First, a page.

By Zach Linsey and Daniel Balke
Archaic criminal laws, unjust sentencing guidelines, and systematic prejudices nationwide and in the District have hollowed out inner cities across America. The statistics, often cited, but never overstated, are staggering: At 2.3 million incarcerated, the United States accounts for nearly 25% of the world’s prison population, despite accounting for only 5% of the world’s total population.
The District doesn’t fair much better. In 2015, more than 2,600 people were confined to a detention center on any given day. While there has been a significant decline from 2011, when the average daily population in D.C. detention centers was over 5,100, it still means that thousands of people are locked up and stripped from the communities and families who need them most.
The characteristics of those doing time make clear why their absence is so costly. According to the U. S. Census Bureau, in 2014, the D.C. African American population accounted for 49% of the District’s total population; yet, 90% of the District’s incarcerated population was black. Further, a disproportionately high share of incarcerated residents – 70% – are under the age of 40, and fully 81% report having a level of education no greater than a GED.
Putting these statistics together paints a powerful picture of the citizens we put away: The vast majority of D.C. inmates are young black men, with no college education, and in the prime of their economically productive lives. As stunning as these figures are, perhaps more concerning, in terms of the social and economic costs incarceration poses to our city, is what happens to ex-offenders when they return from detention.
Simply put, recidivism rates are too high. With an estimated 8,000 residents returning to the District from some form of incarceration each year, 19% are re-incarcerated within one year of their release.
The elevated rates of incarceration and re-incarceration among black men in D.C. isn’t a case of bad folks doing bad things. It’s a failure of public policy.
The profile of returning citizens means they are effectively set up to fail once they leave incarceration. How can you find a job with little experience, little education, and little more to take to potential employers than a criminal record – something stamped on the resume of 60,000 District residents. It’s little surprise ex-offenders often return to criminal activity: Legally or illegally, somehow, you’ve got to provide for yourself and your family.
That said, the recipe to prevent returning citizens, and related family members, from being locked up is clear: jobs that pay livable wages, skills training, mentorships, and psychological support.
Encouragingly, today, the D.C. City Council will consider legislation that does exactly that.
If passed, the bill would establish a business development program to educate, train, and assist returning citizens in fields including finance, administration, business planning, budgeting, and marketing. It would also establish a $10 million fund to provide for the operational costs of the program, and to invest in non- and for-profit businesses owned, managed, or operated by returning citizens.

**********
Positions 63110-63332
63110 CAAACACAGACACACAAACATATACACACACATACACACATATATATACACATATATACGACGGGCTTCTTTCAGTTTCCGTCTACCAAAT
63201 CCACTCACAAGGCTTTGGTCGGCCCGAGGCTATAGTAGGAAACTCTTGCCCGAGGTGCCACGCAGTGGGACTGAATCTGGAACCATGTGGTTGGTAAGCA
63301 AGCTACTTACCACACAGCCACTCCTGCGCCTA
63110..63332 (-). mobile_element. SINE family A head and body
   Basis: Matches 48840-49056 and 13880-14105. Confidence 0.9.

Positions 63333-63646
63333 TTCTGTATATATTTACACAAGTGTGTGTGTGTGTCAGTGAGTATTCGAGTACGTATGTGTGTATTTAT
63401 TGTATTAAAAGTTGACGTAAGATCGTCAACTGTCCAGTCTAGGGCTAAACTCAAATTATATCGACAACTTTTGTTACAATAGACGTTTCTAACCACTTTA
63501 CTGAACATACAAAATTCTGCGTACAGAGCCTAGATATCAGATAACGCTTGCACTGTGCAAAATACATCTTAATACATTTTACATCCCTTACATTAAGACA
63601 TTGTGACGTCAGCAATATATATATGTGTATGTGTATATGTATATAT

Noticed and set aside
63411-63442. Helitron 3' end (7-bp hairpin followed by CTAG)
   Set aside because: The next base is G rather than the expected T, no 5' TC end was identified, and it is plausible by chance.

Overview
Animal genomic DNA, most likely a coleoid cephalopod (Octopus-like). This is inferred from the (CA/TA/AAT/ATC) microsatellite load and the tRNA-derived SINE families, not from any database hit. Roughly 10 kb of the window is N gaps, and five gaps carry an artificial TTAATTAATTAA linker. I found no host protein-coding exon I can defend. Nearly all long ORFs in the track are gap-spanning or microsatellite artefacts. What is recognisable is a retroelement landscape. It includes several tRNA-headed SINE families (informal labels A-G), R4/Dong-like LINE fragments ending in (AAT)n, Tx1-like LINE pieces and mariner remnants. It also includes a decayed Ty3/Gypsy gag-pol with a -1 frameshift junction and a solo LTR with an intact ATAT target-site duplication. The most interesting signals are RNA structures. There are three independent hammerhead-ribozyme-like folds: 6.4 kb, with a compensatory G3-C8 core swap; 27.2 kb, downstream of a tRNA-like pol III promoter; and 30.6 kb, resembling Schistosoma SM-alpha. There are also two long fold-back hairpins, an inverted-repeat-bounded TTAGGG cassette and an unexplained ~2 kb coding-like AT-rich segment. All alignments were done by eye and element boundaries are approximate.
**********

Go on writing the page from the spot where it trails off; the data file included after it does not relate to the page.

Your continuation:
This would mark a tremendous step in the right direction. But it’s only a start.
To truly break the structural factors that perpetuate Washington’s prison epidemic, city businesses need to step up and do their part.
Luckily, D.C.’s entrepreneurial and startup culture is thriving; and with this comes new opportunities. What if every new business that opened in neighborhoods like Brookland, Shaw, H St., and Anacostia committed full-time employment positions and/or on-the-job, paid apprenticeships to the ranks of D.C.’s returning citizens? By providing access to culinary certifications, or training in accounting, marketing, and website management, we’d be setting up our valued community members for well-paying, long-term employment positions.
Of course, this proposal requires a new vision of capitalism. One that fits within the millenial mindset of multiple bottom lines. Instead of squeezing margins and focusing exclusively on profits, D.C. could lead the nation in a new form business: driving profits by aggressively impacting marginalized communities.
Some would call this bad business. We’d call it the price of admission. Together, we can help ensure returning citizens have the tools they need to thrive, giving everyone, regardless of background, the opportunity to succeed.
Zach Linsey is Founder & CEO of Building With Beans, a D.C.-based non-profit that sells coffee to provide workforce training and development to D.C.’s marginalized communities. Daniel Balke is a Director at Laurel Strategies, a global business advisory and strategic communications firm.